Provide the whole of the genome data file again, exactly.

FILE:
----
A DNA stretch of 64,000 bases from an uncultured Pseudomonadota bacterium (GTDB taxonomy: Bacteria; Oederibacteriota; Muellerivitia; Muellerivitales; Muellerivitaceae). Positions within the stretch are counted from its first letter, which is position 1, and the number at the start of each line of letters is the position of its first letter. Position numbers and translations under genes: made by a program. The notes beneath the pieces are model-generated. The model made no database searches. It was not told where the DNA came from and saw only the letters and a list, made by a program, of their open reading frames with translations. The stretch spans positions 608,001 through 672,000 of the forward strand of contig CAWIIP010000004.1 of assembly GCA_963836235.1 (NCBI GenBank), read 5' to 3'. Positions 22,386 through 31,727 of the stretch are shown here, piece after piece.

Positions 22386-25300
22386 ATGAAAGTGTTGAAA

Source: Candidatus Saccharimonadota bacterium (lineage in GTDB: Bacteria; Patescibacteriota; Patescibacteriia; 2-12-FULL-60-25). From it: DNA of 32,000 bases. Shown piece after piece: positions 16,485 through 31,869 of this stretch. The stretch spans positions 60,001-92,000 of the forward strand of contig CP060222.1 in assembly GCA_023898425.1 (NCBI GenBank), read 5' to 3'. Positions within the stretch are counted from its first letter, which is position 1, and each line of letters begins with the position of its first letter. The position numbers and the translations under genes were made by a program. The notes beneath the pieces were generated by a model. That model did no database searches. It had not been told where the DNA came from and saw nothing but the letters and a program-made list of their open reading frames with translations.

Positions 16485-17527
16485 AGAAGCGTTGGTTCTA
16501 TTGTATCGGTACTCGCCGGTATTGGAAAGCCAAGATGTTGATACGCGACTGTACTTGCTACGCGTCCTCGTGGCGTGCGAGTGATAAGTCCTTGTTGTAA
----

A DNA stretch of 64,000 bases from an uncultured Pseudomonadota bacterium (GTDB taxonomy: Bacteria; Oederibacteriota; Muellerivitia; Muellerivitales; Muellerivitaceae). Positions within the stretch are counted from its first letter, which is position 1, and the number at the start of each line of letters is the position of its first letter. Position numbers and translations under genes: made by a program. The notes beneath the pieces are model-generated. The model made no database searches. It was not told where the DNA came from and saw only the letters and a list, made by a program, of their open reading frames with translations. The stretch spans positions 608,001 through 672,000 of the forward strand of contig CAWIIP010000004.1 of assembly GCA_963836235.1 (NCBI GenBank), read 5' to 3'. Positions 22,386 through 31,727 of the stretch are shown here, piece after piece.

Positions 22386-25300
22386 ATGAAAGTGTTGAAA

Source: Candidatus Saccharimonadota bacterium (lineage in GTDB: Bacteria; Patescibacteriota; Patescibacteriia; 2-12-FULL-60-25). From it: DNA of 32,000 bases. Shown piece after piece: positions 16,485 through 31,869 of this stretch. The stretch spans positions 60,001-92,000 of the forward strand of contig CP060222.1 in assembly GCA_023898425.1 (NCBI GenBank), read 5' to 3'. Positions within the stretch are counted from its first letter, which is position 1, and each line of letters begins with the position of its first letter. The position numbers and the translations under genes were made by a program. The notes beneath the pieces were generated by a model. That model did no database searches. It had not been told where the DNA came from and saw nothing but the letters and a program-made list of their open reading frames with translations.

Positions 16485-17527
16485 AGAAGCGTTGGTTCTA
16501 TTGTATCGGTACTCGCCGGTATTGGAAAGCCAAGATGTTGATACGCGACTGTACTTGCTACGCGTCCTCGTGGCGTGCGAGTGATAAGTCCTTGTTGTAA